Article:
Single-Section Sewing

Also know as “pamphlet stitch”, this is a simple and elegant sewing structure.

There are other sewing patterns for single-sections, some of which I have described at the end of this page.

Video – 3 hole, single-section sewing


If your pages are bigger than A5 say, you may want to use 5 or 7 holes

For the 5-hole sewing, start in the middle hole, sew out of the next hole then into the end hole. Turn around and sew out of the next hole then jump over the middle hole. Sew the next two holes in a figure of eight shape as before, and you will finish by sewing out of the middle hole. Tie the ends together over the “long stitch”.
With a single-section book, you may be able to cut the edges to a neat finish by holding a metal ruler in place and stroking a sharp blade through the pages. Keep the blade of the knife upright.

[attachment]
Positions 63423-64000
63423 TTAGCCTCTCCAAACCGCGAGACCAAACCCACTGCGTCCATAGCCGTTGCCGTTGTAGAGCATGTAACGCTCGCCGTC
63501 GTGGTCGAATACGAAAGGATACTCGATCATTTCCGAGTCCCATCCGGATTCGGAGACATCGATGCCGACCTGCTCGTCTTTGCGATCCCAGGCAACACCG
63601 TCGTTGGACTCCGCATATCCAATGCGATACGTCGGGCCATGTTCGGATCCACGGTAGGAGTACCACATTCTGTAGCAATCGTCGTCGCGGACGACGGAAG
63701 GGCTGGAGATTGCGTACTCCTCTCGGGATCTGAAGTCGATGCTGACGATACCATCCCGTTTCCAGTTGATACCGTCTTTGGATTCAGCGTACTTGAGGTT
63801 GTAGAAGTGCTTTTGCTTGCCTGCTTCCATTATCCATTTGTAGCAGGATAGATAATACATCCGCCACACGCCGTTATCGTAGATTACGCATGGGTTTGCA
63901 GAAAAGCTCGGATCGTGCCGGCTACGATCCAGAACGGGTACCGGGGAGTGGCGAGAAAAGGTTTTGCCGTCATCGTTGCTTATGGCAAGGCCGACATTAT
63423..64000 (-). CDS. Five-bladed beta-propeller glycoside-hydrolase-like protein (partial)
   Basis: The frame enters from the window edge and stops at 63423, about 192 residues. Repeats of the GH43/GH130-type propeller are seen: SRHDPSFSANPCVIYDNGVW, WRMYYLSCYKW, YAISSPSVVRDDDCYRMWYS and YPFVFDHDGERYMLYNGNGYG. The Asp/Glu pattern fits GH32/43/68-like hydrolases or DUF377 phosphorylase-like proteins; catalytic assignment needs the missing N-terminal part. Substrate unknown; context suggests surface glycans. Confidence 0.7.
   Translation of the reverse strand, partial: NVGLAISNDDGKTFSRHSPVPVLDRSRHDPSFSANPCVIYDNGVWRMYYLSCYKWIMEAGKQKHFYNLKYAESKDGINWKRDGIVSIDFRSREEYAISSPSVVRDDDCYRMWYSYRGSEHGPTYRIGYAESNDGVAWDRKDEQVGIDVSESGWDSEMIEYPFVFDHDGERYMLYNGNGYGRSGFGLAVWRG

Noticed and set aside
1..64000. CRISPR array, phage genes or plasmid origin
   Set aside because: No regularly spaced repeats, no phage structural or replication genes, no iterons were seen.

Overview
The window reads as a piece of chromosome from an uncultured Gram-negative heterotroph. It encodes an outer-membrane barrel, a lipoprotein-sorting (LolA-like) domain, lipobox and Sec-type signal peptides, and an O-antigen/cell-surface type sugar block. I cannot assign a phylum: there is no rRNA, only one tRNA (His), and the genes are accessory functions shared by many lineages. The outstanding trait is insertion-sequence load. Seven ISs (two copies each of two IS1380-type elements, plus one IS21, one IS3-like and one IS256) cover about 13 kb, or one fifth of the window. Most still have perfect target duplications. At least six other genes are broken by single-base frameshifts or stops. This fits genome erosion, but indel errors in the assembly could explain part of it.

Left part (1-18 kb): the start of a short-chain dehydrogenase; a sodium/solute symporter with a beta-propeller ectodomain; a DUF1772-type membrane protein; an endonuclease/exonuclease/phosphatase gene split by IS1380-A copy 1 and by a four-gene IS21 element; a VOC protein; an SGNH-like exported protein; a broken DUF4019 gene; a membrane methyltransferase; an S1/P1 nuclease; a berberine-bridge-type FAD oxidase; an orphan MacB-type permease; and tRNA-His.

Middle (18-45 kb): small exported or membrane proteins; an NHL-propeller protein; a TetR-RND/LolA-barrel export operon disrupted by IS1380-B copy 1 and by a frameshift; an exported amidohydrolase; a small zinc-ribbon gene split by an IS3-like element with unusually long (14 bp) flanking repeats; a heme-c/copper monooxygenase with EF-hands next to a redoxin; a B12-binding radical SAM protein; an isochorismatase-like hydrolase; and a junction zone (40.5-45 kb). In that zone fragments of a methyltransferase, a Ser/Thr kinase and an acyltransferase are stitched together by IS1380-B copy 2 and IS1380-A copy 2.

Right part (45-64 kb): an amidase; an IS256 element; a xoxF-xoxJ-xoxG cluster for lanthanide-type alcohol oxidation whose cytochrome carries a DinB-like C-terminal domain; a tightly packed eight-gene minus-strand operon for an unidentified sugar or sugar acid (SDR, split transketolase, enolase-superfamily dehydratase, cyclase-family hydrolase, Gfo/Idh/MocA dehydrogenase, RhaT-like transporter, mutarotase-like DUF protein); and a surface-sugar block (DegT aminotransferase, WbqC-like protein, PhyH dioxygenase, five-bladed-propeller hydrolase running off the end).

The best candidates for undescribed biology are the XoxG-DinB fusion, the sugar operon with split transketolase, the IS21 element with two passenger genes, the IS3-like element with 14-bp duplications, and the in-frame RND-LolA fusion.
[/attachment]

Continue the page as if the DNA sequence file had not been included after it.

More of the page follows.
Alternative Sewing Patterns

From “1-2-3 Section Sewings by Keith A. Smith”

A “daisy-chain” sewing pattern, formed from a single line of holes along the spine – try 1cm spacing.

Also try making a line of holes and sew a running stitch along – make holes about 5mm apart for a “dashed-line” pattern.

If you have a sewing machine at home, try using that for a single section sewing!

The single-section can be developed into more complex structures such as the dos-a-dos or “back-to-back” where two single sections are sewn into a “Z” fold connecting strip of thin card.

Fold up 2 single-sections and a “Z-fold” connecting piece. Each section is sewn separately into the opposite facing spine folds. This structure has been used since the Middle Ages to join two books into one. It creates a new narrative structure – where does it begin and end for example?

Also try hybridising the single-section with the “elastic spine“!

Artist Book by Jane Hyslop. Single-section structure with every page folding out to double size.
Print Friendly, PDF & Email